Amy Winehouse’s family has made millions after an auction of the late star’s memorabilia raked in $4million.
Of the funds raised from her final items, 30 percent – or $1.2million – will go to the Amy Winehouse Foundation, the charity set up by the star’s parents Mitch and Janis after her death in 2011 at the age of just 27, from alcohol poisoning.
Meanwhile, the remaining $2.8million will go to the family trust and auction costs, according to Los Angeles auction house Julien’s and a spokesperson for the charity set up in the late singer’s name.
Julien’s reported that the $4 million brought in through the auction that took place across Saturday and Sunday was twice the amount originally forecast.
When asked about how the funds were being distributed, a spokesperson for the Amy Winehouse Foundation told the MailOnline that the money was for Ms Winehouse’s family and future generations.
‘What’s wrong with Amy’s young relatives benefiting in years to come, she would love that,’ the spokesperson said. ‘Why shouldn’t the family benefit? Who usually benefits from a deceased family member’s belongings? Does every family give all inheritance away to charity?’
In addition to her mother and father, the singer left behind her brother Alex Winehouse and a stepbrother named Michael.
Amy Winehouse’s family (pictured) is set to make millions after an auction of the late star’s memorabilia raked in $4million. Pictured: Ms Winhouse with her mother Janis (second-left), her father Mitch (second right), her brother Alex (left), her aunt Melody Abelson (third left) and Mitch’s second wife Jane (right)
The yellow and black dress worn by Amy Winehouse at her final performance in Belgrade, Serbia a month before she died sold on Sunday for $243,200, 16 times its estimated value. Pictured: The dress on display last week ahead of being sold at auction in Los Angeles
Pictured: Amy Winehouse performs live at Kalemegdan Park on June 18, 2011 in Belgrade, just a month before her death. The singer appeared disorientated and she was booed off the stage
The auction over the weekend is not the first time Amy Winehouse’s family has benefited from her estate.
Because Ms Winehouse did not leave a valid will, she died intestate. Her father was subsequently named as the administrator of her estate, meaning he had to distribute her estate based on a set of rules.
However, due to the singer divorcing her husband Blake Fielder-Civil in 2009, the entirety of her estate worth around £3million ($4million) went to her parents.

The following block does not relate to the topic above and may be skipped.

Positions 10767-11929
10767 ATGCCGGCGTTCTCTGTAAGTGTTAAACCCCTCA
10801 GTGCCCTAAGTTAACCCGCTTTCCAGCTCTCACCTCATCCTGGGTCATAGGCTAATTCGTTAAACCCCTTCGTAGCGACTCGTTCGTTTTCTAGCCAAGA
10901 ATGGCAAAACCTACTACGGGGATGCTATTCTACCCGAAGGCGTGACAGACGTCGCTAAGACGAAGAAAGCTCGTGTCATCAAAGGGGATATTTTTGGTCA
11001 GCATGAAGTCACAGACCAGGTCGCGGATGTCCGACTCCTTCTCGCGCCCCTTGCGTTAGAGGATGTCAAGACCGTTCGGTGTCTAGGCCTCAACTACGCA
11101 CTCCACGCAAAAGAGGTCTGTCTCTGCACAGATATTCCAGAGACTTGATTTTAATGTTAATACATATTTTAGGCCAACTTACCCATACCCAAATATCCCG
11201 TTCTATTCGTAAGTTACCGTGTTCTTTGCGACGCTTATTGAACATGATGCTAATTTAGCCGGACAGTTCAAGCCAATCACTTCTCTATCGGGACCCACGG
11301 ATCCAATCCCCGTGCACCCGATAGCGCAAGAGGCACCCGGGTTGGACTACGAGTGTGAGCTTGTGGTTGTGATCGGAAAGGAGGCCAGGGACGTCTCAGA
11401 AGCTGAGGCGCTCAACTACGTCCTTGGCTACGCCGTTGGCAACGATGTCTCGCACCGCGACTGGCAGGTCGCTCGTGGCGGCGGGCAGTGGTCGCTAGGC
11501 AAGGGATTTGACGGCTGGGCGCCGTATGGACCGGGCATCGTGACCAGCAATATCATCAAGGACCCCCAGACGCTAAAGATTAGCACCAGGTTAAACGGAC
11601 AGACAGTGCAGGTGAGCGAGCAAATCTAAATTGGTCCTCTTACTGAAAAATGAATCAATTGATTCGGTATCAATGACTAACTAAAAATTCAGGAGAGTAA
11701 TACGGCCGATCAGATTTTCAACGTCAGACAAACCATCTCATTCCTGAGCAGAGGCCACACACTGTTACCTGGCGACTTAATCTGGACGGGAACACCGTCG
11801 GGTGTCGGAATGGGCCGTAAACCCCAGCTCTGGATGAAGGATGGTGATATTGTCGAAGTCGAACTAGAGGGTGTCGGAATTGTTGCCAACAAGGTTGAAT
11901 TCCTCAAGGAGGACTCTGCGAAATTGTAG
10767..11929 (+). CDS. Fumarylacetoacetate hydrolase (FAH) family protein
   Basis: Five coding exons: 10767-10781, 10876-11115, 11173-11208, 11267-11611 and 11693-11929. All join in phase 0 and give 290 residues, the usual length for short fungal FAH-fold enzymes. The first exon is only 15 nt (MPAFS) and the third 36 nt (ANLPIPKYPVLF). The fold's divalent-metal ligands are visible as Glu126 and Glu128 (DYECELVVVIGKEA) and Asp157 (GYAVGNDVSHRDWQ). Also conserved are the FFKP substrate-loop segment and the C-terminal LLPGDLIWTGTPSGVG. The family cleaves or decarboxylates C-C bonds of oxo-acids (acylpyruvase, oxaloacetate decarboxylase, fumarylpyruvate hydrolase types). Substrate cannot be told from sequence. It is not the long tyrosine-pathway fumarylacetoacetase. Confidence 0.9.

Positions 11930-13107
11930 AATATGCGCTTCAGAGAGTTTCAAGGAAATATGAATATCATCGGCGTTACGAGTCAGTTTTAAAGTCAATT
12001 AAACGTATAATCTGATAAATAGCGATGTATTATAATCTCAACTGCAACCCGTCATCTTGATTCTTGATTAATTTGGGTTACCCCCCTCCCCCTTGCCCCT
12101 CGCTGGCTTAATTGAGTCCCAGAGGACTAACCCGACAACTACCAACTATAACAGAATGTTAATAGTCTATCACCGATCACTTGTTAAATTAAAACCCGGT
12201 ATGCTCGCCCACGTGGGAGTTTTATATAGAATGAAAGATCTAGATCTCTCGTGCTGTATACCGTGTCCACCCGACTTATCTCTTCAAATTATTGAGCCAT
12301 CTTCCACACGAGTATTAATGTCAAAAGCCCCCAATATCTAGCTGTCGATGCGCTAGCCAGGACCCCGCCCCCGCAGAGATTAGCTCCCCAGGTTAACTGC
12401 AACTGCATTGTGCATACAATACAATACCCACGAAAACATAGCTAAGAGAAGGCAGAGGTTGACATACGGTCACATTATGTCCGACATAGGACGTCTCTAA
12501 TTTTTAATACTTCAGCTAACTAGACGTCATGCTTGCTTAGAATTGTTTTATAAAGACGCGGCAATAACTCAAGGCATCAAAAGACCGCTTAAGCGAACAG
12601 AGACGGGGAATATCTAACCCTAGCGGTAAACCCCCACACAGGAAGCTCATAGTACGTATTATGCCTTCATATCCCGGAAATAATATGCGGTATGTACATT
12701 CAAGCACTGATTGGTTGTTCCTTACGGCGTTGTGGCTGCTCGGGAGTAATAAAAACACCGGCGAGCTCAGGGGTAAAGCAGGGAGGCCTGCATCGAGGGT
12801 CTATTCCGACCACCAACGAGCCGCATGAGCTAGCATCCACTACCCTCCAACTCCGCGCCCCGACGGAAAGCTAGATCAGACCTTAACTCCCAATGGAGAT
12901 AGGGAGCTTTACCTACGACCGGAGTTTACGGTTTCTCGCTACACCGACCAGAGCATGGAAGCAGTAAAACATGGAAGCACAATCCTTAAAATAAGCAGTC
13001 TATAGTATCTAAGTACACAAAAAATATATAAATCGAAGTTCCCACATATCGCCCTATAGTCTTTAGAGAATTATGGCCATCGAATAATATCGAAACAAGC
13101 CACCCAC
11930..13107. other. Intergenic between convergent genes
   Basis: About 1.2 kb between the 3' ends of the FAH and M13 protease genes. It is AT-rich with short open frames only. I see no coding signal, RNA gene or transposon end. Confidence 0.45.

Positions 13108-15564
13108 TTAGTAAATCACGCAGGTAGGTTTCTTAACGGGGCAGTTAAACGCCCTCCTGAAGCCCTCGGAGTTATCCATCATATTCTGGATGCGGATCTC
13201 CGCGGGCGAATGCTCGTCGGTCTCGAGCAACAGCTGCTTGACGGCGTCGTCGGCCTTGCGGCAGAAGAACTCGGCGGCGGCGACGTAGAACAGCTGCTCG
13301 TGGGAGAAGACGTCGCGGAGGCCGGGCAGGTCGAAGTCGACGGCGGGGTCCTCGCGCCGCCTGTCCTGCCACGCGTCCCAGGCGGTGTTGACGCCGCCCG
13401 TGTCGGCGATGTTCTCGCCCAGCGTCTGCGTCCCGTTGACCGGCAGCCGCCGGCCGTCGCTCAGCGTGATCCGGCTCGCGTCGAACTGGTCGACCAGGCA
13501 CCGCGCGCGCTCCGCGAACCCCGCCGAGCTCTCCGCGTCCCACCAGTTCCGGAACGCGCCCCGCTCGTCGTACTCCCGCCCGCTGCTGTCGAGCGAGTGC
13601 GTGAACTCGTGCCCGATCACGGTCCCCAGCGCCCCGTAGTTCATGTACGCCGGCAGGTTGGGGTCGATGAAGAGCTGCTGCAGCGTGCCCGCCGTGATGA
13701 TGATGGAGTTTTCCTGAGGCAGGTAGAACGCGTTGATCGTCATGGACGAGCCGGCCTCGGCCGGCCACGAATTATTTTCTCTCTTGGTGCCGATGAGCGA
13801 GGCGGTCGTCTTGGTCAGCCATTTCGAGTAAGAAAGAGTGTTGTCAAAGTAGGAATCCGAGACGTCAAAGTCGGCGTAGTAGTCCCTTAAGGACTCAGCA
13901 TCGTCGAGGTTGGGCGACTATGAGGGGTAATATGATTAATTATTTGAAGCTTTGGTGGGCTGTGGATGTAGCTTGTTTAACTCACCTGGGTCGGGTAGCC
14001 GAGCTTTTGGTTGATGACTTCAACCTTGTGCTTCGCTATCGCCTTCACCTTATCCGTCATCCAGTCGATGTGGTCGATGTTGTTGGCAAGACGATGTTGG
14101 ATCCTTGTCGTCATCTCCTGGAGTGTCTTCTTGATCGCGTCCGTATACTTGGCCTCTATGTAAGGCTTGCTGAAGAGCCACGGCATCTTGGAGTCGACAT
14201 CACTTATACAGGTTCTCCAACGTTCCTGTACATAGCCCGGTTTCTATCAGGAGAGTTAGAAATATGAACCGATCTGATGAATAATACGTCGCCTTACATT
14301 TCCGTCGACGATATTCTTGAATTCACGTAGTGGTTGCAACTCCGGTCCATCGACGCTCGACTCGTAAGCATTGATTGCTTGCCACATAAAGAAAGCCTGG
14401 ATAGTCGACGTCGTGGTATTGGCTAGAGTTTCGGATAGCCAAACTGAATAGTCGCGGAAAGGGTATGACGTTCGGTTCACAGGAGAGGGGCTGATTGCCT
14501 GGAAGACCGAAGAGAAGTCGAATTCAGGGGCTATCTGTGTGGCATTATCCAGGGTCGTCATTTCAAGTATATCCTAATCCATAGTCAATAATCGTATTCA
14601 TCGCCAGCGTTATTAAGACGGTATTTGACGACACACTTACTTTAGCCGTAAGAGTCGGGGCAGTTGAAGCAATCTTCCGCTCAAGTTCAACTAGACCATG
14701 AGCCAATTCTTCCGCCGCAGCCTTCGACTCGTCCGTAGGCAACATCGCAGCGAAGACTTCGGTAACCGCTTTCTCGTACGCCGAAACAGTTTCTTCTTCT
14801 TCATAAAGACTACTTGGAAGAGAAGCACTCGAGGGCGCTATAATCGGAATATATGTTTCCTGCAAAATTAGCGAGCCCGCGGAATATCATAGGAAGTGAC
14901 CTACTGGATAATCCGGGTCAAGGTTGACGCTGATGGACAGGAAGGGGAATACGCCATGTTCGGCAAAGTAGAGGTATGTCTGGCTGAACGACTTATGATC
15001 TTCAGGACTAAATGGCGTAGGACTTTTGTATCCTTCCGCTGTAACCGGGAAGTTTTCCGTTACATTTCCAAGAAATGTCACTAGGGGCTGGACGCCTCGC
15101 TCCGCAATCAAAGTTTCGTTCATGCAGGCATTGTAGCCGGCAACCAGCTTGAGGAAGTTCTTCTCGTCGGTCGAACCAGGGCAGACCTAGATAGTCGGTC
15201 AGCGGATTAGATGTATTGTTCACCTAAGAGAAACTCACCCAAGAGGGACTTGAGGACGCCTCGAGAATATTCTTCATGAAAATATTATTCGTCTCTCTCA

In 2012, it was also reported that Ms Winehouse’s father Mitch had put his daughter’s Camden home on the market for £2.7million ($3.7million), having bought it for her in April 2010 for around £1.8 million.
The auction saw the sale of 800 personal items from Amy Winehouse’s estate. One item – the dress worn by the singer at her final performance a month before she died – sold on Sunday for $243,200, 16 times its estimated value.
Another item to go under the hammer was the singer’s heart-shaped Moschino bag that sold for a staggering $204,800 at a charity auction at Julien’s in Los Angeles.
The Grammy Award-winning star, known for her distinctive raspy voice on her soul and jazz hits including Back To Black, Rehab and Love Is A Losing Game, died of alcohol poisoning on July 23, 2011, aged 27.
Amy Winehouse’s famous heart-shaped, red leather Moschino bag (pictured being carried by the singer in 2017 and right when up for auction in Los Angeles) went for $204,800 – a staggering ten times its upper pre-sale estimate
Pictured: Amy Winehouse’s famous heart-shaped, red leather Moschino bag on display in Los Angeles) went for $204,800 at the auction over the weekend
At her final stage performance in Belgrade, Serbia, in June 2011, just a month before her death, Winehouse donned the figure-hugging green and black halter neck minidress, designed by her stylist Naomi Parry.
Her performance at the Belgrade Tuborg Festival saw the esteemed singer appear disorientated and she was booed off the stage. Her 18-leg European tour was cancelled and she stayed for a week at The Priory clinic.
The soul singer was found dead in her flat in Camden, north London, less than a month later.
Amy’s stylist and friend Parry said: ‘I feel an immense amount of sadness when I look at that dress. It was supposed to be the start of something new and moving forward. She had been doing so well.’
The famous bamboo and floral print dress was estimated to fetch between $14,500 and $19,500, but fetched a surprise $243,200.
Fans had the chance to snap up more than 800 of Amy’s personal items, including designer dresses and lingerie, accessories and handwritten notes.